02 September 2019 21:03
Dame Barbara Windsor asked Prime Minister Boris Johnson for a kiss during a meeting to discuss dementia. The Carry On and EastEnders actress was diagnosed with Alzheimer's in 2014, and today delivered a letter to Downing Street pleading for better care for fellow sufferers. Dame Barbara attended Number 10 with her husband Scott Mitchell, where she was warmly received by an affectionate Prime Minister. Dame Barbara delivered a letter signed by 100,000 people calling for better care for dementia sufferers. Mr Johnson reminisced with Dame Barbara about his time as Mayor Of London.
The Prime Minister grew concerned at one point during the meeting, when he asked the actress, who was wrapped in a shawl: "Are you cold? Dame Barbara was joined by representatives from the Alzheimer's Society, who put the case to Mr Johnson for more funding in dementia care. Dame Barbara Windsor and Prime Minister Boris Johnson holding hands (Simon Dawson/PA) More The Prime Minister nodded in agreement with the Alzheimer's Society representatives regarding issues facing care, and gave Dame Barbara assurances he would look into the issue. Finance Minister Paschal Donohoe was issued the warning by opposition party Fianna Fáil, which said it will closely scrutinise all Brexit measures ahead of the October 8 budget to take place three weeks before the Halloween deadline. Finance spokesman Michael McGrath told the Irish Independent: "We have our own priorities for what needs protection in the event of a no deal Brexit.
Today it emerged Mr Johnson has called an emergency Cabinet meeting later today as he prepares to hold a snap general election in five weeks time. With the Prime Minister on a collision course with Tory rebels in a House of Commons vote tomorrow, No10 has placed itself on war footing for a snap ballot before October 31. Finance Minister Paschal Donohoe was issued the warning by opposition party Mr Johnson fears if he loses tomorrows crunch vote he will require a fresh mandate from voters to ensure Britain leaves on the EU on time. According to The Sun, the Prime Minister could call a vote on an election as early as this week. Mr Johnson is meeting his Cabinet ahead of his proposed plan.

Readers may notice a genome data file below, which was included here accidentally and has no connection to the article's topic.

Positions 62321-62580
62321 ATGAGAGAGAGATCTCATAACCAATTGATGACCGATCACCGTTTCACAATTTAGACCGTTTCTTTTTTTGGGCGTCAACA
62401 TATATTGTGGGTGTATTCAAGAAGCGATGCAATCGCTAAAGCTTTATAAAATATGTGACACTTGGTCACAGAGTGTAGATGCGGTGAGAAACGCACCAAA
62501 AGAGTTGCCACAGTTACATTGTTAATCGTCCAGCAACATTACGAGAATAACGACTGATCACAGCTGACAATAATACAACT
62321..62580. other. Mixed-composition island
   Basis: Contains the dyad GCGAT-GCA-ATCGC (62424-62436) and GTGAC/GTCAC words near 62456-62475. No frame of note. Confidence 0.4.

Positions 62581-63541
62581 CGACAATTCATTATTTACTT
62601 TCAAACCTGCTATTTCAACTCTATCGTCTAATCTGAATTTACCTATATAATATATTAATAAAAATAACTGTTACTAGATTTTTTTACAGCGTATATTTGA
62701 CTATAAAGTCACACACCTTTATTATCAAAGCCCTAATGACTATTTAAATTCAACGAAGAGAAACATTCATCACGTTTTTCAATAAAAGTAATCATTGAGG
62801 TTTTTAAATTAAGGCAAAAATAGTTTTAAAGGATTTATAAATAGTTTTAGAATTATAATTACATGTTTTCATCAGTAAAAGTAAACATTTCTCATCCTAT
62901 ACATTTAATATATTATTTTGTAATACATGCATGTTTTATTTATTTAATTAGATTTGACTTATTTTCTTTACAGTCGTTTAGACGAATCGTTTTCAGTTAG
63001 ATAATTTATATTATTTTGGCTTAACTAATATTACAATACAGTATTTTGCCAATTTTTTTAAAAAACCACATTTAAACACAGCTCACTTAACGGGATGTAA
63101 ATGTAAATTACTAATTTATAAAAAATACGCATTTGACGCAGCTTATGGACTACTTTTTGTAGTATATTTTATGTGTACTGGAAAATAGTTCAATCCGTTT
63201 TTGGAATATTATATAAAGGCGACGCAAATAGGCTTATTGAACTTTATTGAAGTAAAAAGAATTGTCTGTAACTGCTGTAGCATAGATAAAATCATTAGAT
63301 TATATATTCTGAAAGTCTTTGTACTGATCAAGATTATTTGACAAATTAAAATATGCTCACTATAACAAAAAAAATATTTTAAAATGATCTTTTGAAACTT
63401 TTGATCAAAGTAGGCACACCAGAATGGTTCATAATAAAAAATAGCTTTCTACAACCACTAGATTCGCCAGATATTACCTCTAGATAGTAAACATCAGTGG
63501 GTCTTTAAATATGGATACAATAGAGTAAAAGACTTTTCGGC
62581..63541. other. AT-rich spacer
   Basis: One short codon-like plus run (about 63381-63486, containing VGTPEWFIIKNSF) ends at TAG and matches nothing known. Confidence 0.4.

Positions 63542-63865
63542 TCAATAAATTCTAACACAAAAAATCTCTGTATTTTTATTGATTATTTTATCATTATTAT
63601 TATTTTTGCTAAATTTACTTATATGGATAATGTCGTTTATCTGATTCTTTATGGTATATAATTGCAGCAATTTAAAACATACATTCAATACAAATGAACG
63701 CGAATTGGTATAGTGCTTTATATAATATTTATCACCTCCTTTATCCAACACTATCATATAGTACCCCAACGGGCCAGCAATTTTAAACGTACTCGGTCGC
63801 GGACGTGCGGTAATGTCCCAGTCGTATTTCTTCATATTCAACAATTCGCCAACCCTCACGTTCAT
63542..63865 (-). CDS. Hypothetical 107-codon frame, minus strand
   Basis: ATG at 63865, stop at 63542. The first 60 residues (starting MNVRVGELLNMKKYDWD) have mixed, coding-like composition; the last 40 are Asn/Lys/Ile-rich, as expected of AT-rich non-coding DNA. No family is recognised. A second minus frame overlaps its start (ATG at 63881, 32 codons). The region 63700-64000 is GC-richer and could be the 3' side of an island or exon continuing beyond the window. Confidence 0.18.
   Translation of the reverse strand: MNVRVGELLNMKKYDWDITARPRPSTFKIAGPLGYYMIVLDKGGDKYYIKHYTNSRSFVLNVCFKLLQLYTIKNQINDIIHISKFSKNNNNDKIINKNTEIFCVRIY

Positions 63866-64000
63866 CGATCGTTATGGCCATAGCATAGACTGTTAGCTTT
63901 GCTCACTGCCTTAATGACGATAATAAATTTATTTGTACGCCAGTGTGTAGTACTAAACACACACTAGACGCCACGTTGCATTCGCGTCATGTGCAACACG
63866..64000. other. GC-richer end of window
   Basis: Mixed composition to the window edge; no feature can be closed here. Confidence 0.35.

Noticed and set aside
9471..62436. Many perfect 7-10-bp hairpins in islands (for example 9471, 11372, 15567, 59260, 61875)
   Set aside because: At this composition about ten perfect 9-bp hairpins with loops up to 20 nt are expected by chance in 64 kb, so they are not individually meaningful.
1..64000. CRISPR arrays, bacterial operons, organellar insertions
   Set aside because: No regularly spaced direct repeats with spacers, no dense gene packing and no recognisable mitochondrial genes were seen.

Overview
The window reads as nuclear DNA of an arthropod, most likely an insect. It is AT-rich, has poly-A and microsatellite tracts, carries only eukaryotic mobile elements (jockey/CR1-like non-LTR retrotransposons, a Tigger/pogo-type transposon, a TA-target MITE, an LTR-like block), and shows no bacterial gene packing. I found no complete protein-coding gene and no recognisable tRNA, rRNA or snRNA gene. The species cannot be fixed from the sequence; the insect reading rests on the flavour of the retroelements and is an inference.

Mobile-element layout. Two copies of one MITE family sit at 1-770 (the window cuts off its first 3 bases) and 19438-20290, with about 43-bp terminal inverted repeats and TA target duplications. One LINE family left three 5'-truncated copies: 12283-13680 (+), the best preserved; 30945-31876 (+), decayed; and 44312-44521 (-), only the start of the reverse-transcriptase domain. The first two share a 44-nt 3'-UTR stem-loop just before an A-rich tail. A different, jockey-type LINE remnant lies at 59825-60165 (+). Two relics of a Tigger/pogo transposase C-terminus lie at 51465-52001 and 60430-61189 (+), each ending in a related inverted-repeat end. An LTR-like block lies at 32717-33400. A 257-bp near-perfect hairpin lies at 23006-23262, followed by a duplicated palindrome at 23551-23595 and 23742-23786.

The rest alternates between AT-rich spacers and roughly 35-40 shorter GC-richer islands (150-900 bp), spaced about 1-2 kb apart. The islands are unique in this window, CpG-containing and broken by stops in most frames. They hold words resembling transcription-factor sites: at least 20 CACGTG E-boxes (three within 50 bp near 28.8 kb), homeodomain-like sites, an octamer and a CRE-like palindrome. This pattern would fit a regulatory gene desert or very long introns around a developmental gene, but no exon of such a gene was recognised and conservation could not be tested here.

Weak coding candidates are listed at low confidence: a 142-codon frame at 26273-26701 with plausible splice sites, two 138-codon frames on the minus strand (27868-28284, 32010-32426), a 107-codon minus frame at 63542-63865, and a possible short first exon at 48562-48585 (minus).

Mr Johnson fears if he loses tomorrows crunch vote he will require a fresh mandate Moves by all of the State's standalone maternity hospitals onto adult hospital campuses will be progressed under the Health Service Executive's 2019 capital plan, published on Monday. Construction of the National Maternity Hospital on the St Vincent's University Hospital campus is expected to begin late next year or in early 2021, according to the plan. The plan lists a number of risks, including future construction inflation, and an increase in costs caused by new building standards. Opposition parties said the plan, launched on Monday by Taoiseach Leo Varadkar and fellow ministers, lacked detail and credibility. However, Mr Varadkar hit out at "political scaremongering" over the cost overruns at the new national children's hospital project. He said claims the rising cost of the children's hospital would force the scrapping of other health projects were "fake" and "made-up". Speaking at the National Rehabilitation Hospital in Dún Laoghaire, he said just 1.3 per cent of the entire annual health budget this year was being spent on the children's hospital, and it accounted for just 0.4 per cent of total Government expenditure. The €11 billion investment in health capital projects planned for the next decade was almost twice the amount provided in the previous 10 years, he pointed out. Sinn Féin health spokeswoman Louise O'Reilly said the plan was long overdue. "We have had to wait three quarters of the year to see the plan due to the chronic overspending on the National Children's Hospital, and there is a worrying lack of detail within the plan itself. Labour Party health spokesman Alan Kelly said the plan was a "complete window dressing exercise." He added: "The delay in this plan being published shows the childrens' hospital overspend is coming home to roost. There is little in this plan to tackle important issues such as the National Maternity Strategy and additional bed capactity for hospitals that see huge overcrowding." Half the budget for the plan is being spent on four projects: the new national children's hospital, the National Rehabilitation Hospital, the National Forensice Mental Health facility at Portrane, and radiation oncology units in Cork, Dublin and Galway. There are also plans to build three elective work-only hospitals in Dublin, Cork and Galway. The plan, which covers the years 2019-2021, provides for 480 new hospital beds, 30 new primary care centres, 58 community nursing units, as well as additional mental health and disability projects. Another €335 million is being provided for capital projects in hospitals and primary care facilities. Taoiseach Leo Varadkar said he may meet British Prime Minister Boris Johnson next week. He said he would listen to alternatives to the backstop, but so far suggestions have been on just managing the border, which he told RTÉ was not the outcome Ireland wanted. The European Commission has said there have been no new "concrete" proposals put forward by the UK on replacing the Irish border backstop. "This is a very volatile and dynamic situation. Events are happening in the House of Commons this week and we're going to have to see how they pan out," Mr Varadkar said. He said Cabinet will meet tomorrow and a new memo on how a no-deal Brexit will affect the country. I am always willing to listen to any proposal that a British Prime Minister has. Of course, I would listen to any proposals that the British Prime Minister may have to achieve that by an alternative means and we provide for alternative arrangements in the joint political declaration. FILE PHOTO: Irish Prime Minister Leo Varadkar arrives for a European Union leaders summit in Brussels, Belgium, July 2, 2019. DUBLIN (Reuters) - There is time for Britain to put forward concrete Brexit proposals for the Irish border but Dublin will first wait and see how a "volatile" week in the British parliament pans out, Irish Prime Minister Leo Varadkar said on Monday. Varadkar said alternatives to the Irish backstop insurance policy suggested so far would unobtrusively facilitate controls at the currently seamless border, and while that is better than nothing, it not the outcome Ireland wants. "But I am patient and there is time yet between now and October 31 and like I say, we will look at any proposals that the British government puts forward," Varadkar said, adding that his office was working on two possible dates to meet Prime Minister Boris Johnston next week. "This is a very volatile and dynamic situation. Events are happening in the House of Commons this week and we're going to have to see how they pan out.